10:34 GMT +319 January 2020
Listen Live
    Get short URL

    The justification for the latest NATO buildup in Eastern Europe – the idea of the so-called 'Russian threat' to Eastern Europe is "simply absurd," according to former US diplomat and Senate policy advisor Jim Jatras. Effectively, Jatras says, the buildup is an attempt by the US to keep Germany and France in line.

    On Wednesday, NATO Secretary General Jens Stoltenberg announced that the alliance plans to significantly strengthen its presence on its eastern flank. The official described the buildup, featuring increased air and naval patrols, more exercises, and "more boots on the ground," as "the most significant boost to our collective defense since the end of the Cold War."  

    Asked for comment, Jim Jatras, a former US diplomat and long-time foreign policy adviser to the US Senate Republican leadership, told the Russian foreign broadcaster RT that Washington's main aim appears to be to prevent a rapprochement between Moscow and Europe.

    "Let's remember, NATO is an American-run operation. And I think what we are seeing here is the US teaming up with some of our newer allies in the East – the Poles, the Balts, the Romanians, to some extent the Turks – to try to make sure that there is not a rapprochement between some of the core members, like Germany and France, with Moscow," Jatras explained.

    "And this unfortunately means escalating tensions, playing silly games with whether the deployment in Eastern Europe will be a 'rotation' or permanent deployment as the Poles would like," the foreign policy analyst added. 

    "I think this is simply more brinksmanship and more escalation of tension for NATO to justify its existence." 

    With the Russian envoy to NATO saying that Moscow "won't compromise its security interests," and other senior officials noting that Russia would be forced to "strengthen its defensive potential," in the form of the nuclear deterrent, RT asked Jatras whether NATO's moves signal the danger of escalation.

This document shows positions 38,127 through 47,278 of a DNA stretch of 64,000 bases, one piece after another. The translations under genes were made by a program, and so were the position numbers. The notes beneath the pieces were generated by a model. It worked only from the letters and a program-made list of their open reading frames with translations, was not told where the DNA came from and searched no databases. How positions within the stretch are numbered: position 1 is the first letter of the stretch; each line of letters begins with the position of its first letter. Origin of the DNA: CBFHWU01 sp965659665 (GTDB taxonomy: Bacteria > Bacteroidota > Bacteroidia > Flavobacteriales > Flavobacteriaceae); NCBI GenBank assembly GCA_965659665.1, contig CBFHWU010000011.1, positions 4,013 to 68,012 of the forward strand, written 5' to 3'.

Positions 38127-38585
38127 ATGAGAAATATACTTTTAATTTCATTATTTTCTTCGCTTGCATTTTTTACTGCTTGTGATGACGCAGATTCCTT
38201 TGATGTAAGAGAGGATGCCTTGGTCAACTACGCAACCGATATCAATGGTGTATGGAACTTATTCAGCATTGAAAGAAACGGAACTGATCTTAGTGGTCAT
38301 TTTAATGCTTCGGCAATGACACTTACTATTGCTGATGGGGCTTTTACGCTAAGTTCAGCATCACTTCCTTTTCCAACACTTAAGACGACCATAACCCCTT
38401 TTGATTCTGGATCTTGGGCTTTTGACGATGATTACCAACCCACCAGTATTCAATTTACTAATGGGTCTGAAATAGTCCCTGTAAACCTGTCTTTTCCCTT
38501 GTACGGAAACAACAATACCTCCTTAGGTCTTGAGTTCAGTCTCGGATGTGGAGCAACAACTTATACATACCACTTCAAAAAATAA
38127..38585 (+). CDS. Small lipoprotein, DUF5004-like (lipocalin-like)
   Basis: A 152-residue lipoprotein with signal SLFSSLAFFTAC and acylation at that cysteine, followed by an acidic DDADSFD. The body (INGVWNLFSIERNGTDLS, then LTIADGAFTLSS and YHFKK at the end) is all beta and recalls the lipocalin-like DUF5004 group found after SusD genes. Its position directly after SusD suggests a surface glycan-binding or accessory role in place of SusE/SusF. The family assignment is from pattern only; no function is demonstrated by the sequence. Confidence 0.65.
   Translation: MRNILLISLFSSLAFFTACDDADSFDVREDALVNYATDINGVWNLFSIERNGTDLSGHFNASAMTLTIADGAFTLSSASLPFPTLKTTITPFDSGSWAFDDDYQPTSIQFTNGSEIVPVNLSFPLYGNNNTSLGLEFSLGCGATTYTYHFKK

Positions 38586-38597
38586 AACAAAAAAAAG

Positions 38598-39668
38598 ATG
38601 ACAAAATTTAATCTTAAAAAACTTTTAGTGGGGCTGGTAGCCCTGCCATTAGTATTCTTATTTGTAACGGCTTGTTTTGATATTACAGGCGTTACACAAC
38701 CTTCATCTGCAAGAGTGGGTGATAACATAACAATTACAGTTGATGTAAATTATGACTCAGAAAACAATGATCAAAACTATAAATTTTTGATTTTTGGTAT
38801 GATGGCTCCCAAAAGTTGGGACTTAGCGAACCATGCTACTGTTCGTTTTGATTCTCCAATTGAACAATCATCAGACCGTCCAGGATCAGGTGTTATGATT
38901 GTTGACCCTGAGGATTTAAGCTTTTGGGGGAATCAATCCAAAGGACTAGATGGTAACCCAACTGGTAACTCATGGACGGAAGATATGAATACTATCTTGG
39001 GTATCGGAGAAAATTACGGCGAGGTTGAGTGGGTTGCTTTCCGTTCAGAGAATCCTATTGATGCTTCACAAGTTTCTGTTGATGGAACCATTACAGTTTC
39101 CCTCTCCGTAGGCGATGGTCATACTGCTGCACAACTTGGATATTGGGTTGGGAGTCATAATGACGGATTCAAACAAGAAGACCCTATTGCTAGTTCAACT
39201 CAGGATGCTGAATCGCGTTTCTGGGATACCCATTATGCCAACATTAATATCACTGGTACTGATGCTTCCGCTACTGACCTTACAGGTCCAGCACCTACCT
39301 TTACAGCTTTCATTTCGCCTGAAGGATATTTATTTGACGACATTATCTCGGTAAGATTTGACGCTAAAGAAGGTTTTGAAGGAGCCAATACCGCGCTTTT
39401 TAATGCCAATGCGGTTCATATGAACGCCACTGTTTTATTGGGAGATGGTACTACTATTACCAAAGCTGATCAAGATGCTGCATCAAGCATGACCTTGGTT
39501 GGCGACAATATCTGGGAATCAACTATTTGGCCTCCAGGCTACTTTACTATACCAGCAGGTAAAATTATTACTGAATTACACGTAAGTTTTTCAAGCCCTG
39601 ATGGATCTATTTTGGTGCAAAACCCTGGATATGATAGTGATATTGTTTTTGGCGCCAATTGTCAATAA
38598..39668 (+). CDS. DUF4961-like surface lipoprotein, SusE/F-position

"Absolutely," the analyst responded, "and that's why I think this is really irresponsible."

    "For example, when we are talking about this deployment in Eastern Europe but [also] increased activities in the Black Sea and cooperation with Turkey…the prospects of something happening accidentally go up dramatically," especially given the Turkish president's unpredictability.

    When asked whether some sort of compromise can be found Friday during the meeting between Russian Foreign Minister Sergei Lavrov and Mr. Stoltenburg in Munich, Jatras said that it's unlikely.

    "Again, [regarding the idea that] 'NATO has no hostile intentions toward Russia': How would we feel if some extra-continental power put an allied country and its troops right on our borders here in the US? We would not be reassured by them saying 'that's ok; we don't intend to threaten you anyway.' The whole question here is why NATO is doing this – is there any credible Russian threat to Poland, to the Baltic states. This is simply absurd. And I think those assurances mean absolutely nothing."

    Ultimately, the analyst notes, Washington's Eastern European allies, especially Poland and the Baltic states, favor the NATO buildup. "Unfortunately, this also plays into the intra-European politics where Poland, for example, is having its problems with Germany and with Brussels and they want to turn to the big brother – the US, to come and reinforce them."

    "It also unfortunately meets with the agenda of American policymakers which is to make sure that Europeans, especially the Germans and the French, stay on the reservation. So, we don't mind teaming up with some of these smaller 'new Europe countries' that can help keep everybody in line," Jatras concludes.


    NATO Welcomes US Plans to Boost Forces in Europe
    NATO's Cold War 2.0 Rhetoric Threatens to Give Aggressive Turkey Free Hand
    Despite Largest NATO Buildup in Decades, Poland Still Unsatisfied
    NATO Ramps Up Military Forces Near Russia to Cold War Levels
    NATO Seeks to Build Up Forces in Black Sea, Acquire Intelligence
    Russian 'Threat': Every Time Pentagon Needs More Money a 'Bad Guy' Appears
    NATO Justifies Deterrence of Russia by 'Inflating Myth' on Threat From East
    military buildup, rhetoric, NATO, Jens Stoltenberg, Baltic Region, Europe, Poland, United States, Russia, Eastern Europe
    Community standardsDiscussion
    Comment via FacebookComment via Sputnik